In similar fashion, his autobiography, which was rejected by publishers in the 1950s due to lack of public interest, yet recently published due to the influence of genocide scholars, was designed to describe his life in purely genocide-oriented terms while his unaffected resume shows that in the years of 1929 to 1939 he was a professor of family law at a college in Poland, which seems to have little to do with an expertise in international law.
The Lemkin papers also show that, due to his overall aim to refer to many cases as genocide and his lack of focus on any particular case, his research on Armenian suffering was not based on a thorough study of primary sources, as one might expect of an academic scholar. Rather, his findings were largely based on the writings of Arnold J. Toynbee, who was a young historian employed by the British government to generate propaganda while Britain was at war with the Ottoman state, and the U.S. ambassador in Constantinople, Henry Morgenthau, who functioned as a representative of entente interests at the beginning of the war while being aided by an Armenian legal advisor, Arshag Schmavonian, and an Armenian private secretary, Hagop Andonian. What academic institution today would award a doctoral degree to a candidate whose dissertation treats information that is based on similarly biased sources as facts?
Within Lemkin's research papers there is one passage - probably written by his assistant - that expresses thoughts of accusing Mustafa Kemal Atatürk of genocide against Turks: "When one considers Atatürk's Westernization process of Turkey, one wonders just what does constitute cultural genocide. Obviously, Atatürk was committing genocide on his own people's culture." It is this type of genocide-drunkenness that has tampered with the past sobriety of simply meaning to prevent another Holocaust from ever happening again.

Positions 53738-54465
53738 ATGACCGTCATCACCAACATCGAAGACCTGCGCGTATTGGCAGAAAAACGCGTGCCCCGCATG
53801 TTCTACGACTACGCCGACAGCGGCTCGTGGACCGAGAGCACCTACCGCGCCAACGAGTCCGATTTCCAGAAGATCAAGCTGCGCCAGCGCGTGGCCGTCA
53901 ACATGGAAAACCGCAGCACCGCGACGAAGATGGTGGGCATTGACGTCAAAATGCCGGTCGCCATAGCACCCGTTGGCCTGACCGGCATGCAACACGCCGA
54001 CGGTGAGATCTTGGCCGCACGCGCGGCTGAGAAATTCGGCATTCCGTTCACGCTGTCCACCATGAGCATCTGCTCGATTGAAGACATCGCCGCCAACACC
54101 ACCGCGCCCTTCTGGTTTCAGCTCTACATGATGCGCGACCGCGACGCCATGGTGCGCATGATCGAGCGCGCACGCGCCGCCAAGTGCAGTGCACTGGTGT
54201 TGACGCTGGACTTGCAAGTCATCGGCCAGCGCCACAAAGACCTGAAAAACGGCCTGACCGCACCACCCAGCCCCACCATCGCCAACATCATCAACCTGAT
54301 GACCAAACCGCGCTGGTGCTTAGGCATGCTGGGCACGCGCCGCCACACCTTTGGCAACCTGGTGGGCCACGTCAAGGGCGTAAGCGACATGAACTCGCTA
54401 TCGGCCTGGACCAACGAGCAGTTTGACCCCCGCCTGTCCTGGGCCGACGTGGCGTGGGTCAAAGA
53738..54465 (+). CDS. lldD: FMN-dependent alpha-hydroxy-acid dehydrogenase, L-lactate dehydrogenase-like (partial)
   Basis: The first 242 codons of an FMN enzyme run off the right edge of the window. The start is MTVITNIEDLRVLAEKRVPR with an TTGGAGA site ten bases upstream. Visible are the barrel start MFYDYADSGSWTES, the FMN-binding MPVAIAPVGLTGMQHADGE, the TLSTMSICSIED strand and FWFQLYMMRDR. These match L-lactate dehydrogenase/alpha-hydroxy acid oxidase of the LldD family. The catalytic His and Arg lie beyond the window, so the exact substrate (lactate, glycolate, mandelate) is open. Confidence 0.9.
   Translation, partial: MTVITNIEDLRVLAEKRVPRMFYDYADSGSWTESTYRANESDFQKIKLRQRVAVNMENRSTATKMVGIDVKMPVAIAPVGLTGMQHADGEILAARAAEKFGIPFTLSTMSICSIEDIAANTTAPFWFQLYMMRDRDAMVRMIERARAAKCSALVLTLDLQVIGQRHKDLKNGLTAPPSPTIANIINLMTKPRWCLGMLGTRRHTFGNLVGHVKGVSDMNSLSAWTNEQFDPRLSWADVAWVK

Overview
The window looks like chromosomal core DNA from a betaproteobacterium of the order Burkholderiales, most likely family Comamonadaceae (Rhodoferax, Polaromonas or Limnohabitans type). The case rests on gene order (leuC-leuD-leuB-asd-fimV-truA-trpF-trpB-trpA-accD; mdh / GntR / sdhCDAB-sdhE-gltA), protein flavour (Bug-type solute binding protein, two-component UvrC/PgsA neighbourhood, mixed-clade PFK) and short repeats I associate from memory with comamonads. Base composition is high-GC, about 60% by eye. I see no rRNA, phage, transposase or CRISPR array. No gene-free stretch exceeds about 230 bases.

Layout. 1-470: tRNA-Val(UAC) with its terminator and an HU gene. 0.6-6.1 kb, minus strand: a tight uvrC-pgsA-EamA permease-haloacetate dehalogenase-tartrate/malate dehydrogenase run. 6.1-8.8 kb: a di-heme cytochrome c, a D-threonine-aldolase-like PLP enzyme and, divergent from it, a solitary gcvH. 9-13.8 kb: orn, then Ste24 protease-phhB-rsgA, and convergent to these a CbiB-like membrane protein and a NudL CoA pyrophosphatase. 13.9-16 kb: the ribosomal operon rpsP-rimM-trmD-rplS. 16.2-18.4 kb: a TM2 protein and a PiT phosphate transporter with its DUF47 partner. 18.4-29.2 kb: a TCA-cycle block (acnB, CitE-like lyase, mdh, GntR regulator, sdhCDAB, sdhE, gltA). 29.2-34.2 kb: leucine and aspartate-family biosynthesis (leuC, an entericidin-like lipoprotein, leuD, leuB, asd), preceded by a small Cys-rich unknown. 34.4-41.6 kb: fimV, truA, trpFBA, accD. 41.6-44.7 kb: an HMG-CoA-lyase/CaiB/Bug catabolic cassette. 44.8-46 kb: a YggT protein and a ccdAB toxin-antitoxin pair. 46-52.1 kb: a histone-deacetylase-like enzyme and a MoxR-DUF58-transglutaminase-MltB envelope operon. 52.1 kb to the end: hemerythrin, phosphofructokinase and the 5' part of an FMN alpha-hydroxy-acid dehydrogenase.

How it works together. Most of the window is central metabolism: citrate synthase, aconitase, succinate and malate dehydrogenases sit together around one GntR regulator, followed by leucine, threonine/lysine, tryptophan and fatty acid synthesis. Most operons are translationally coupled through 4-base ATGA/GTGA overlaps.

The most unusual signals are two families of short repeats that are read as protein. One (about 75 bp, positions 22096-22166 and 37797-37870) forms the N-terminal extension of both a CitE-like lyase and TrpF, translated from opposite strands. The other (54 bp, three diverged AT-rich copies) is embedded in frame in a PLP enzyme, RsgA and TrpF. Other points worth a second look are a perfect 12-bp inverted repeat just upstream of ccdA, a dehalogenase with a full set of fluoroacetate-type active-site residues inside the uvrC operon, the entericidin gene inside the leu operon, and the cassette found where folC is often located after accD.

William Schabas stated in the Journal of Genocide Research during his tenure as president of the International Association of Genocide Scholars that " Courts are no more interested in what Lemkin thought about the scope of the term genocide than they are in what Kant or Montesquieu thought about murder and rape. It's not really relevant . Preventing and prosecuting genocide is not about fidelity to the original vision of Raphael Lemkin. His 1944 book is not our gospel." Why is it, then, that Lemkin's authority is unchallenged as part of a narrative that accuses Turks of genocide in Switzerland?
In Switzerland, the public and the government are under the influence of misconceptions on Lemkin. This might have much to do with the fact that school children in Switzerland are taught, regardless of facts showing otherwise, that Armenian suffering in World War I served as a foundational inspiration for the coining of the term genocide.
Facing History and Ourselves, which is self-described as "an international educational and professional development organization," was founded in 1976 in Brookline, Massachusetts, and claims to reach over 1.5 million middle and high school students through more than 19,000 educators in the U.S. and Switzerland. This organization's teachings, in consultation with Armenian-American scholars Richard Hovannisian and Peter Balakian, construct a narrative that politicizes world history and is markedly Armenian-centered.
Lemkin's many genocides are proof that his opinion should not cast a shadow on proper historical inquiry and the strict legal definition of genocide. Moreover, many genocides of Lemkin are proof that whoever singles out the Ottoman-Armenian conflict as the one inspirational case in the history of genocide is doing so for political interests that seek to exploit and expand the existence of prejudice against the Turkish people in Europe.
The Grand Chamber that is about to review Perinçek v. Switzerland might not be able to stop an anti-Turkish historical revision from happening, but might acknowledge that it is happening.
* M.A. in Theological Studies from Harvard Divinity School, and is currently a Ph.D. candidate in Political Science at the University of Utah